- Child tax credit: Democrats were hoping for a four-year extension of the expanded child tax credit; however, the proposal only includes a one-year extension. It does make the child tax credit permanently refundable.
- Clean energy and electric vehicle tax credits: The framework includes tax credits for individuals and businesses to incentivize the transition to clean energy sources, to include credits up to $12,500 for purchases of domestically produced electric vehicles.
- SALT cap repeal: This was not included in the framework, but House Speaker Nancy Pelosi has given assurances it will be in the final bill, though in its proposed form, and whether it will indeed be included in legislation is currently unknown.
Previous provisions not in the current framework:
- Billionaire tax: On Oct. 27, 2021, Sen. Ron Wyden of Oregon proposed a “billionaire tax” that would effectively “mark to market” the securities of wealthy individuals and trusts each year. This proposal was immediately opposed by Sen. Manchin and 21 House Democrats and did not make it into the proposed framework.
- Bank activity reporting: The BBB priority of requiring financial institutions to report bank activity to the IRS to aid in enforcement hit a roadblock with Sen. Manchin’s strong disapproval.
- Individual rate increases: An individual rate increase to 39.6% and top capital gains rate increase to 25%, as proposed in the Ways and Means bill, are doubtful since Sen. Sinema opposes all such increases.
- Corporate rate increase: Corporate rate increase to 26.5%, as proposed in the Ways and Means bill, is also not supported by Sen. Sinema.
- Reduction in section 199A qualified business income deduction: Reducing the benefit of the 199A deduction, proposed in both the Biden administration’s Green Book and included in the House Ways and Means bill, did not make it into the framework. We expect the current section 199A deduction will remain intact until it sunsets, as previously planned, in 2026.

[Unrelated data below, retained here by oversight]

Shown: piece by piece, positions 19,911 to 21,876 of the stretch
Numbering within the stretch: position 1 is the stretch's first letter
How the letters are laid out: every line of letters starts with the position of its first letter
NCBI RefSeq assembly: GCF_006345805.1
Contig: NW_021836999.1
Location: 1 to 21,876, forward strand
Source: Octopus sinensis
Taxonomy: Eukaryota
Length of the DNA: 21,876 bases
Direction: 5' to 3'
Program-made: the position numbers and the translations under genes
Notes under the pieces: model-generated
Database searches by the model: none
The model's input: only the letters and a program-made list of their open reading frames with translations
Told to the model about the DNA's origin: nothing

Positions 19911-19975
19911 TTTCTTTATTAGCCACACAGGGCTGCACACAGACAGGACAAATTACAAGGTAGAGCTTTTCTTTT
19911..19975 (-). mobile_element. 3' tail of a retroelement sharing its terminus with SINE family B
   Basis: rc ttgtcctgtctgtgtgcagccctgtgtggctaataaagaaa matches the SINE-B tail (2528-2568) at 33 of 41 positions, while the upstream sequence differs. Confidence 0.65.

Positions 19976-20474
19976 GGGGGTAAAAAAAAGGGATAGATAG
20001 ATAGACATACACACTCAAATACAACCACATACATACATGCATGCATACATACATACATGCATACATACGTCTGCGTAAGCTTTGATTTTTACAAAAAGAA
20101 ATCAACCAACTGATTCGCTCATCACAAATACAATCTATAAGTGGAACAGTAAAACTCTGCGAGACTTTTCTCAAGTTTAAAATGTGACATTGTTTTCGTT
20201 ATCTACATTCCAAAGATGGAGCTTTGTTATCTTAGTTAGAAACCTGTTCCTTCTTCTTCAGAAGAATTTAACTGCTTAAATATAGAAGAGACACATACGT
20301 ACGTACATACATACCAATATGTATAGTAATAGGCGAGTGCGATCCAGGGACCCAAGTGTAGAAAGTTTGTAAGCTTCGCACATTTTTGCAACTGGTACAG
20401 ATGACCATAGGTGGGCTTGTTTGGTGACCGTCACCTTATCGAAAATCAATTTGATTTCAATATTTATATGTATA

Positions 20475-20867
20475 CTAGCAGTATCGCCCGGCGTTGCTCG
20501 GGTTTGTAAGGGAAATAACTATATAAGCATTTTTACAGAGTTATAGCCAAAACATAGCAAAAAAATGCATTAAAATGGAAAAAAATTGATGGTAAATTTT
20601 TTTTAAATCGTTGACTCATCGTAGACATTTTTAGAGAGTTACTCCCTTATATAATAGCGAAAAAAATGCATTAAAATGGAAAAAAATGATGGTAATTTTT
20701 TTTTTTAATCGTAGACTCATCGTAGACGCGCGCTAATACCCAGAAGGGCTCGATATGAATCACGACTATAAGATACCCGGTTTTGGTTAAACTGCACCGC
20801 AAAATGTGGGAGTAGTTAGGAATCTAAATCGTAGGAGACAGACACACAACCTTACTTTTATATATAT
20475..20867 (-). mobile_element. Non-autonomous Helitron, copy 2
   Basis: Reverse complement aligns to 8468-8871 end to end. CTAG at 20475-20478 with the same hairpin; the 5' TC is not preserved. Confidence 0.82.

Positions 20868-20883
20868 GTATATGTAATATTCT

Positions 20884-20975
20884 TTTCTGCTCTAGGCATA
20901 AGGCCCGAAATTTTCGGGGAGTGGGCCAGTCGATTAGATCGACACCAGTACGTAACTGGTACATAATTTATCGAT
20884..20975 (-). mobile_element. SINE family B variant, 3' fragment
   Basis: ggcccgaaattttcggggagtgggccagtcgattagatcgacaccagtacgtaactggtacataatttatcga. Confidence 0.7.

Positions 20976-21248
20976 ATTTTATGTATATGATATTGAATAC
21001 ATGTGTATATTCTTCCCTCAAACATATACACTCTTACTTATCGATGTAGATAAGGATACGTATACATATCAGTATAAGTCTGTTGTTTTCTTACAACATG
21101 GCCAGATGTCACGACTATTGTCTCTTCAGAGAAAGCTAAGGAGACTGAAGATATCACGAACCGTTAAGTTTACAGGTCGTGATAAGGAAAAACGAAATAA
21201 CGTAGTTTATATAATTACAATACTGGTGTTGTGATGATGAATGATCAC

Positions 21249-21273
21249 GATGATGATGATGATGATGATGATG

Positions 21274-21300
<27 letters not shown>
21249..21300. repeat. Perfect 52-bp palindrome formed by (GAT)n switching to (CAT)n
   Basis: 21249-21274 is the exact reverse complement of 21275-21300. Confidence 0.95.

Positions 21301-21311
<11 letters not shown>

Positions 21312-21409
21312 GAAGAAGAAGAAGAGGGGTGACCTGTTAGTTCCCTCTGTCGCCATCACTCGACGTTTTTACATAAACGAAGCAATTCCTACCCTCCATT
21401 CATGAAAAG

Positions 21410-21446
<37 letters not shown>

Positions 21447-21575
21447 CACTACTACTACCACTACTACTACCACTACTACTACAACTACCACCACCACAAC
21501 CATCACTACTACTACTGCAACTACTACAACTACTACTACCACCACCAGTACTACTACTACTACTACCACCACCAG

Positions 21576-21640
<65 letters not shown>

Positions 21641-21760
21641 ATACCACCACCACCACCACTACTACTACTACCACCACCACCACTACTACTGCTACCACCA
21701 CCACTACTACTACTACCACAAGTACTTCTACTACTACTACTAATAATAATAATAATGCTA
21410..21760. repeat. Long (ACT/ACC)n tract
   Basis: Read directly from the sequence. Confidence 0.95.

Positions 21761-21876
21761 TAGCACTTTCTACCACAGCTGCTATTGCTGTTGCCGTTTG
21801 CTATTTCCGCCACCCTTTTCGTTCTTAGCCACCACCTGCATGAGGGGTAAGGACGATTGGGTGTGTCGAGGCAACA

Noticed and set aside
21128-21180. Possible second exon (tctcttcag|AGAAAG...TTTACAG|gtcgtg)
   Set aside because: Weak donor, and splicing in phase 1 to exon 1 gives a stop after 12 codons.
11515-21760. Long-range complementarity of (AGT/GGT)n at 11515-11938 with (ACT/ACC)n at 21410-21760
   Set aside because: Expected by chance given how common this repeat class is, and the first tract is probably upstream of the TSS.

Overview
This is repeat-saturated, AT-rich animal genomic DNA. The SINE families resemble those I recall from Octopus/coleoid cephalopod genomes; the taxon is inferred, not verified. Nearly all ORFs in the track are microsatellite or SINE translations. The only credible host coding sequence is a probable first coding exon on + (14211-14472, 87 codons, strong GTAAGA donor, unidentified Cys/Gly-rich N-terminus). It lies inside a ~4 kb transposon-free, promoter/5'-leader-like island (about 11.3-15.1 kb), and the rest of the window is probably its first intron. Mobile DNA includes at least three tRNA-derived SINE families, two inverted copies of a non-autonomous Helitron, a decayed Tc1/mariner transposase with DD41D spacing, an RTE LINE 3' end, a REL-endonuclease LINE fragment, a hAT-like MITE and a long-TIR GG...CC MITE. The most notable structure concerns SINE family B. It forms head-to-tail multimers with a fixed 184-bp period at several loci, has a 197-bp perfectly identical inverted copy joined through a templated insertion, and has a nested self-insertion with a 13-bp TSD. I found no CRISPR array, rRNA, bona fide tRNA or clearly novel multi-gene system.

- Changes to IRA rules: Proposed changes to large balance IRAs and the elimination of the back-door Roth IRA method for high-income taxpayers met resistance by Sen. Sinema.
- Modification of carried interest rules: This revenue-raiser, moving the holding period of carried interests from 3 years to 5 years, did not garner enough Democratic support to be included.
- Wyden’s partnership draft legislation: Wyden’s proposal, which would drastically alter the operation of partnership taxation, was not included in the framework or the House Ways and Means bill. While it remains a talking point, it doesn’t seem it will be included in any imminent legislation.
- Elimination of estate step-up: A previous proposal to only allow $1 million per person (plus any primary home exemption) seems to lack support from rural congressional Democrats, including Sen. Jon Tester of Montana, and was not included in the White House proposal.
- Decrease in the estate tax exemption: Reducing the estate exemption back to the 2010 level of $5 million indexed for inflation did not make it into the final framework despite being widely supported by Democrats.
We encourage you to connect with your Baker Tilly advisor regarding how any of the above may affect your tax situation.